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A prospective and nationwide study investigating endophthalmitis following pars plana vitrectomy: clinical presentation, microbiology, management and outcome
  1. Jonathan C Park1,
  2. Balasubramanian Ramasamy2,
  3. Stephen Shaw3,
  4. Roland H L Ling1,
  5. Som Prasad2
  1. 1West of England Eye Unit, Royal Devon and Exeter NHS Foundation Trust, Exeter, Devon, UK
  2. 2Wirral University Teaching Hospital NHS Foundation Trust, Arrowe Park Hospital, Wirral, UK
  3. 3School of Computing and Mathematics, Plymouth University, Plymouth, Devon, UK
  1. Correspondence to Jonathan C Park, West of England Eye Unit, Royal Devon and Exeter NHS Foundation Trust, Exeter, Devon EX2 5DW, UK; jonathanpark{at}


Background/Aims This is the first prospective and nationwide study aiming to provide epidemiological data relating to presentation, microbiology, management and outcome of endophthalmitis following vitrectomy.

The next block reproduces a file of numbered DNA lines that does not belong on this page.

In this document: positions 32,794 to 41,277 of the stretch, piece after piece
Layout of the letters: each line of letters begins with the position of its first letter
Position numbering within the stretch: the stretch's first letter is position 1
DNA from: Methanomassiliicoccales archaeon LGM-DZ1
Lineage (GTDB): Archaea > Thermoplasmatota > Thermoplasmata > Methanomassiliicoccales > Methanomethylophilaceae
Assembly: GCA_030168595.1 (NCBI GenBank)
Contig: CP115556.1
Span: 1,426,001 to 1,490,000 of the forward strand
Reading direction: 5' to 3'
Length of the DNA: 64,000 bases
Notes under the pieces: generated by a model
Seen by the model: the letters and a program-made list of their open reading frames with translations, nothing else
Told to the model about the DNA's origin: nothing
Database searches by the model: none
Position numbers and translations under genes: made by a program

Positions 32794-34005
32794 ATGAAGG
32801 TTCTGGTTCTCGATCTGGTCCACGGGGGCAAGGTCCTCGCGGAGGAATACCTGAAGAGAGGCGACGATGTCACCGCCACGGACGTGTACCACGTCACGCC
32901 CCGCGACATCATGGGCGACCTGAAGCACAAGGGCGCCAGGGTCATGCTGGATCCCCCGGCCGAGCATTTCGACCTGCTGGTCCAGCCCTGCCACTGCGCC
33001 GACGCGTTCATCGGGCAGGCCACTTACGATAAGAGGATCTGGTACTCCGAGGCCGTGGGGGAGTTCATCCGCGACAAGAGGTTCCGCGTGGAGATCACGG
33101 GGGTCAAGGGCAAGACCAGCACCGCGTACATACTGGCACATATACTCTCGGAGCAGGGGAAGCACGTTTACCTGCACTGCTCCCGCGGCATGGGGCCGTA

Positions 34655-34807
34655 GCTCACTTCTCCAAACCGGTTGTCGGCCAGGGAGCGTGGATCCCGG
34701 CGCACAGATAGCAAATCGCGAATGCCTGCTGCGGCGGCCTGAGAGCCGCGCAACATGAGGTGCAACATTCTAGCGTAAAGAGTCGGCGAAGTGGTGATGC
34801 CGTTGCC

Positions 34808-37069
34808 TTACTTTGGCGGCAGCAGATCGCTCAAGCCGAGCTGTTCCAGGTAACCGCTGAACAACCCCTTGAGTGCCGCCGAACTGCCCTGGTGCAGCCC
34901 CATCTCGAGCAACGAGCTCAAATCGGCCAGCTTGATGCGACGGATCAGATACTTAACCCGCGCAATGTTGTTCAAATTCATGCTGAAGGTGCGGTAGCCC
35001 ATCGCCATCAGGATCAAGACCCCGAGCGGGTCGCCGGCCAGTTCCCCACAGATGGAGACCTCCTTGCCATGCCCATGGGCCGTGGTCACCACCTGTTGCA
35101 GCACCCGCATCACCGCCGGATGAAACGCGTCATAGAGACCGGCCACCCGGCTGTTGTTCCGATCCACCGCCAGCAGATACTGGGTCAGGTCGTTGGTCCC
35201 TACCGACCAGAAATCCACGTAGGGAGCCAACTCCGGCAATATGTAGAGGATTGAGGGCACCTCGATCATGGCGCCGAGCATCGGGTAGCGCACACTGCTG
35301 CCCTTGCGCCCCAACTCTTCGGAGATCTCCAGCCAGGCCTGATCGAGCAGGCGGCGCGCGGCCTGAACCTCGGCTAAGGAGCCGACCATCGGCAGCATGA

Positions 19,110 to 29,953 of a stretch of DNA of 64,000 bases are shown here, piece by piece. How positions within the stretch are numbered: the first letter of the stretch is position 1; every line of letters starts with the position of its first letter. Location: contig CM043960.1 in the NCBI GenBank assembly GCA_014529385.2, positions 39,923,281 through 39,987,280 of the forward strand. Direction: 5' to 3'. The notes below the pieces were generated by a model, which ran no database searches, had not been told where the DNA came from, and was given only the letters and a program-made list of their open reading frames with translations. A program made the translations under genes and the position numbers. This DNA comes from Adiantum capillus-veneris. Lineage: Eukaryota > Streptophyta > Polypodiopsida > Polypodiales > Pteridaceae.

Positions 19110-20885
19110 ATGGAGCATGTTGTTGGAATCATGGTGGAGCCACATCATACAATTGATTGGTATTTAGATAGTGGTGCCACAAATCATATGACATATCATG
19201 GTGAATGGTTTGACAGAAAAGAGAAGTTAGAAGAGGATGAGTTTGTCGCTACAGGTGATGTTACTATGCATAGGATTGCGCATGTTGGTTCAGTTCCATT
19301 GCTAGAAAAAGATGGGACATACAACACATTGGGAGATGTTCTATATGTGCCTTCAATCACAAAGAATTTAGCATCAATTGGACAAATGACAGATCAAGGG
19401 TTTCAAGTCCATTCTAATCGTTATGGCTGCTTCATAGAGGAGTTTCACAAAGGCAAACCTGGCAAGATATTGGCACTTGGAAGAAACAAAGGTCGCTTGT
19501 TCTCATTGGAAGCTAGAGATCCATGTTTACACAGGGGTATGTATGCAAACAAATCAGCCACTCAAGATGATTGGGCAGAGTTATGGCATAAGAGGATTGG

Methods Two years of prospective and nationwide surveillance for cases of presumed infectious endophthalmitis within 6 weeks of pars plana vitrectomy was completed. The study obtained case reports via the established British Ophthalmological Surveillance Unit (BOSU) system.

Results Thirty-seven cases were reported and 28 met the diagnostic criteria for presumed infectious endophthalmitis following vitrectomy. Mean age was 61 years and 67% were male. Nineteen cases were 23/25 gauge and 9 cases were 20 gauge. Mean time from surgery to endophthalmitis was 5 days. Blurred vision (85.2%), pain (77.8%) and a hypopyon (77.8%) were the commonest presenting symptoms and signs. Seventeen cases (60.7%) had a positive culture. Culture-positive endophthalmitis, relative to culture-negative endophthalmitis, was no different with respect to time to presentation, symptoms, signs or outcome. Outcome was poor, with 29.6% of eyes being eviscerated or having no perception of light or perception of light.

Conclusions This study helps surgeons promptly identify cases of endophthalmitis following vitrectomy and informs them about the various management options currently used and the likely outcome of this devastating complication.

  • Epidemiology
  • Infection
  • Microbiology
  • Retina
  • Treatment Surgery

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